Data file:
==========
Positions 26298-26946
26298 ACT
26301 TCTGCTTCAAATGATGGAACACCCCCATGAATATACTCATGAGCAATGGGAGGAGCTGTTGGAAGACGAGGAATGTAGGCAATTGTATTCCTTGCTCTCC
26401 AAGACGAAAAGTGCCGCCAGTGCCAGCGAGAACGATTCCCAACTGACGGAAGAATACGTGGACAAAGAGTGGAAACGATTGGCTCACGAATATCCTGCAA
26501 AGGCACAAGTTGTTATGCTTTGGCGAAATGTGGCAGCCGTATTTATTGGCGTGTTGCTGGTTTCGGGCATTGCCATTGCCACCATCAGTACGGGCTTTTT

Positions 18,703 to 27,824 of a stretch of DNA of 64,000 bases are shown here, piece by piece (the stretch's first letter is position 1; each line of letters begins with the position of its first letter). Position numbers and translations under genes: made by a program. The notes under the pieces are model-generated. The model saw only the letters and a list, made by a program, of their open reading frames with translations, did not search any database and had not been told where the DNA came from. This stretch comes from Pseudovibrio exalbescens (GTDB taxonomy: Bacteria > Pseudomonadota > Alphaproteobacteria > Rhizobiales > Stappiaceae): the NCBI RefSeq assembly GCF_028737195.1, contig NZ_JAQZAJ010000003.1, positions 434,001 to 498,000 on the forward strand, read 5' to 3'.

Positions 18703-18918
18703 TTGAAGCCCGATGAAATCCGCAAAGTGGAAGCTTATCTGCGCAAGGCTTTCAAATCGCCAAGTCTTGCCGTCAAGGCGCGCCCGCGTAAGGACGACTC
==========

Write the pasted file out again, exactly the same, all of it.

Positions 26298-26946
26298 ACT
26301 TCTGCTTCAAATGATGGAACACCCCCATGAATATACTCATGAGCAATGGGAGGAGCTGTTGGAAGACGAGGAATGTAGGCAATTGTATTCCTTGCTCTCC
26401 AAGACGAAAAGTGCCGCCAGTGCCAGCGAGAACGATTCCCAACTGACGGAAGAATACGTGGACAAAGAGTGGAAACGATTGGCTCACGAATATCCTGCAA
26501 AGGCACAAGTTGTTATGCTTTGGCGAAATGTGGCAGCCGTATTTATTGGCGTGTTGCTGGTTTCGGGCATTGCCATTGCCACCATCAGTACGGGCTTTTT

Positions 18,703 to 27,824 of a stretch of DNA of 64,000 bases are shown here, piece by piece (the stretch's first letter is position 1; each line of letters begins with the position of its first letter). Position numbers and translations under genes: made by a program. The notes under the pieces are model-generated. The model saw only the letters and a list, made by a program, of their open reading frames with translations, did not search any database and had not been told where the DNA came from. This stretch comes from Pseudovibrio exalbescens (GTDB taxonomy: Bacteria > Pseudomonadota > Alphaproteobacteria > Rhizobiales > Stappiaceae): the NCBI RefSeq assembly GCF_028737195.1, contig NZ_JAQZAJ010000003.1, positions 434,001 to 498,000 on the forward strand, read 5' to 3'.

Positions 18703-18918
18703 TTGAAGCCCGATGAAATCCGCAAAGTGGAAGCTTATCTGCGCAAGGCTTTCAAATCGCCAAGTCTTGCCGTCAAGGCGCGCCCGCGTAAGGACGACTC